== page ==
At some point in our careers, we may come to the realization that we either know enough or have sufficient confidence to “wing it.” This could be related to a presentation, client meeting, or candidate interview where little to no preparation is required to actually make it through without failing. While some may find this approach invigorating or even necessary due to time constraints, my advice is to always find, or make, the time to prepare.
When you set aside time to prepare for an interaction, presentation, or meeting, the outcome is often richer and more impactful. Think about the stakeholders involved. What are their goals? What do you hope to accomplish? Considering these questions; reflecting on your message, delivery, and body language; and potentially preparing backup slides or follow-up materials ahead of time can help ensure success. Consider objections you might face when working towards your goal and plan out how you would address them. This level of preparation doesn’t mean that you’ll have all the answers, but it does mean you’ll have more mental space to deal with the unknowns you encounter. Importantly, seasoned leaders and new leaders alike can benefit from this approach. As leaders, agility is absolutely a strength, but preparation ensures you’ll have a solid foundation to jump from in the event you need to pivot.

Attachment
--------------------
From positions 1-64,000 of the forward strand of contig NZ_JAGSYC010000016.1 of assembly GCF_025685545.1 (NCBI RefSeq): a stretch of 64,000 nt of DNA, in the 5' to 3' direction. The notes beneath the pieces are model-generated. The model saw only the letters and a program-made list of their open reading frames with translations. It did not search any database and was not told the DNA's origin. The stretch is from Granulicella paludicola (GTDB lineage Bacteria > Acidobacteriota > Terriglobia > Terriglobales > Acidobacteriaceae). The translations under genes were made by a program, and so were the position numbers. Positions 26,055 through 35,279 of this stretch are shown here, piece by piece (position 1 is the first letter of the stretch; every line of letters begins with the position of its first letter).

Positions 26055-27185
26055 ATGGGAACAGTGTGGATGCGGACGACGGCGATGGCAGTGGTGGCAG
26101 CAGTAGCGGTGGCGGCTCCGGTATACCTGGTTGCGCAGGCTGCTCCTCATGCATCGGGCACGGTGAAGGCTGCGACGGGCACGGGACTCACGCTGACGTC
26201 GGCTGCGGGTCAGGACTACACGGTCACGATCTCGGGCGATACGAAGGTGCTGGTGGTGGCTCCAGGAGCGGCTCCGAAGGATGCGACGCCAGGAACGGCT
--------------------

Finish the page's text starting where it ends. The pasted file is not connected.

Natalie LaFranzo has grown her career commercializing and supporting next-generation sequencing assays for applications in industries including medicine, agriculture, biofuels, and more. She is currently the director of business and market development at Personalis, where she supports the translation of genomic technologies into clinical practice. Prior to joining Personalis, Natalie was the vice president of market development at Cofactor Genomics, an RNA diagnostics company.
Natalie is an active volunteer with the American Chemical Society (ACS), currently serving in a number of volunteer roles including as an ACS Career Consultant. As a younger chemist with a non-academic career path, Natalie is passionate about helping ACS evolve to reflect the changing face of chemistry, and create an inclusive environment where all feel welcome. Earlier this year, Natalie was elected to the ACS Board of Directors as a Member-At-Large.
Natalie received a BS in chemistry from Bradley University, and a PhD in chemistry from Washington University in St. Louis.
The opinions expressed in this article are the author's own and do not necessarily reflect the view of their employer or the American Chemical Society.